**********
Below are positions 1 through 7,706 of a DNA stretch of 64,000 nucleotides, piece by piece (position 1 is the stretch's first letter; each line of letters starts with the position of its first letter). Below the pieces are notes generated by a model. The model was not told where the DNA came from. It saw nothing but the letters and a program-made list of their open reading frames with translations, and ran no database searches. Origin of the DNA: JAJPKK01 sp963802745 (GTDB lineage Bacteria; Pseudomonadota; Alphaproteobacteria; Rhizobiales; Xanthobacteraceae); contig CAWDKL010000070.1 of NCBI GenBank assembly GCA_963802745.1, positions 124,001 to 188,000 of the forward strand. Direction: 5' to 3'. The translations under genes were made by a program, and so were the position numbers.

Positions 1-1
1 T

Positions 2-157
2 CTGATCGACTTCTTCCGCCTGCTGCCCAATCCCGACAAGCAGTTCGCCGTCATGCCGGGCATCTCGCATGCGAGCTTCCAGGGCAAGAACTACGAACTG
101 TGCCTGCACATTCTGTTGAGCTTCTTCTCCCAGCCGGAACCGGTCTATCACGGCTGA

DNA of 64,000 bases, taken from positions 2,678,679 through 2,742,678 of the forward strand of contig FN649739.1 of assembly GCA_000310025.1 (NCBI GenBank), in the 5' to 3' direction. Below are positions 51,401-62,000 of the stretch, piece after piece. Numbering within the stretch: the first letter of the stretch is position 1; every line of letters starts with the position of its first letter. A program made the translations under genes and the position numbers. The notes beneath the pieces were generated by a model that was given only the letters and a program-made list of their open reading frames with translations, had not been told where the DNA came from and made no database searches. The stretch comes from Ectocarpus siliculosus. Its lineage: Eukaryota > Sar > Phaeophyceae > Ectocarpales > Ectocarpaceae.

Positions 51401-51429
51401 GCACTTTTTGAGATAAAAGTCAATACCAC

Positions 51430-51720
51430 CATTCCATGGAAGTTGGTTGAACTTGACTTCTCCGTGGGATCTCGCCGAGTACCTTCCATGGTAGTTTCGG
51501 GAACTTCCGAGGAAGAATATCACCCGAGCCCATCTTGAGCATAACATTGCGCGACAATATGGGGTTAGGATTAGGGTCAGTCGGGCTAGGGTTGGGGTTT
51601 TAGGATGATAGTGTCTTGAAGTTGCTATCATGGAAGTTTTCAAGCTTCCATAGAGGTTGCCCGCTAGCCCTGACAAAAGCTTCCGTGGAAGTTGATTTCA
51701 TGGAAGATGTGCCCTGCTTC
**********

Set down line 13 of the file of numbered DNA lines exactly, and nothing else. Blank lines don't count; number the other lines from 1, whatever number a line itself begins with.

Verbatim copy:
51601 TAGGATGATAGTGTCTTGAAGTTGCTATCATGGAAGTTTTCAAGCTTCCATAGAGGTTGCCCGCTAGCCCTGACAAAAGCTTCCGTGGAAGTTGATTTCA